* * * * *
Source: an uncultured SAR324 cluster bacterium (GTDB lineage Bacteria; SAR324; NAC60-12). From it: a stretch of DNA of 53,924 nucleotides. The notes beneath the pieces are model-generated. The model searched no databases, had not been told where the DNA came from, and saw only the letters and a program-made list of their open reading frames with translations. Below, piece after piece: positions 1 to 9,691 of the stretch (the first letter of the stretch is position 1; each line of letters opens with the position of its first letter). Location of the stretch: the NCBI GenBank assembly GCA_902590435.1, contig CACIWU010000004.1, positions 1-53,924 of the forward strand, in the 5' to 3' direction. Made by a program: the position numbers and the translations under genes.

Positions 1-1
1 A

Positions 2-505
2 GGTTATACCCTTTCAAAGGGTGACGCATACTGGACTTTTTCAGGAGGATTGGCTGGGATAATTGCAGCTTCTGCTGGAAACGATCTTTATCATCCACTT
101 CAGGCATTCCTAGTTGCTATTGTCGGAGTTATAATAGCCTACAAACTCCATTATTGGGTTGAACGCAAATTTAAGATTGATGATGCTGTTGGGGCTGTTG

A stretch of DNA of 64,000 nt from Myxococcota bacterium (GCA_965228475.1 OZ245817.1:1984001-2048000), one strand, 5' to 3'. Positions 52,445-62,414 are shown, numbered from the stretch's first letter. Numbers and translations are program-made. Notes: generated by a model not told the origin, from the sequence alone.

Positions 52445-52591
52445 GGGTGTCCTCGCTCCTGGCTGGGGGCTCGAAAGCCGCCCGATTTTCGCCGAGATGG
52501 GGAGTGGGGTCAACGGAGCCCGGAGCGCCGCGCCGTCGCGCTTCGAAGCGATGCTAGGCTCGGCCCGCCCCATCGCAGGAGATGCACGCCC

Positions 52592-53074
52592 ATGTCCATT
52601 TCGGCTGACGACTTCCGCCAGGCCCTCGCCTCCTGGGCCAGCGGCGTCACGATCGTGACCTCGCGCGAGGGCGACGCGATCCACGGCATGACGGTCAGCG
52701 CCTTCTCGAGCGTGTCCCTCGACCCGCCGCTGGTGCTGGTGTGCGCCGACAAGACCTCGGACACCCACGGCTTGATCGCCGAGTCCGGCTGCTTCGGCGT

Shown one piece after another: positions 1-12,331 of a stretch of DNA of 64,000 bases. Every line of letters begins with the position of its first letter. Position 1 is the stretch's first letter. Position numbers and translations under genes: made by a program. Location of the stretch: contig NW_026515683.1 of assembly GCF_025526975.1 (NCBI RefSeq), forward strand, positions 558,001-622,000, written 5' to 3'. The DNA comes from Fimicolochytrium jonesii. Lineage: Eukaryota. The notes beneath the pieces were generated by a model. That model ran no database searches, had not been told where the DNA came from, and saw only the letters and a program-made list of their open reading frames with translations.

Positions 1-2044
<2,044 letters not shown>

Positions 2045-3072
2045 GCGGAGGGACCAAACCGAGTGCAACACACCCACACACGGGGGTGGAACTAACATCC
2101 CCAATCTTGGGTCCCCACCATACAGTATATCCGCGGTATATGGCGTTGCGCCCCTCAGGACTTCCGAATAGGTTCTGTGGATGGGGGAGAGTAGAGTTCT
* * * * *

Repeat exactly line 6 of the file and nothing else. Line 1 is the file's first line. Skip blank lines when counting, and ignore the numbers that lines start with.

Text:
101 CAGGCATTCCTAGTTGCTATTGTCGGAGTTATAATAGCCTACAAACTCCATTATTGGGTTGAACGCAAATTTAAGATTGATGATGCTGTTGGGGCTGTTG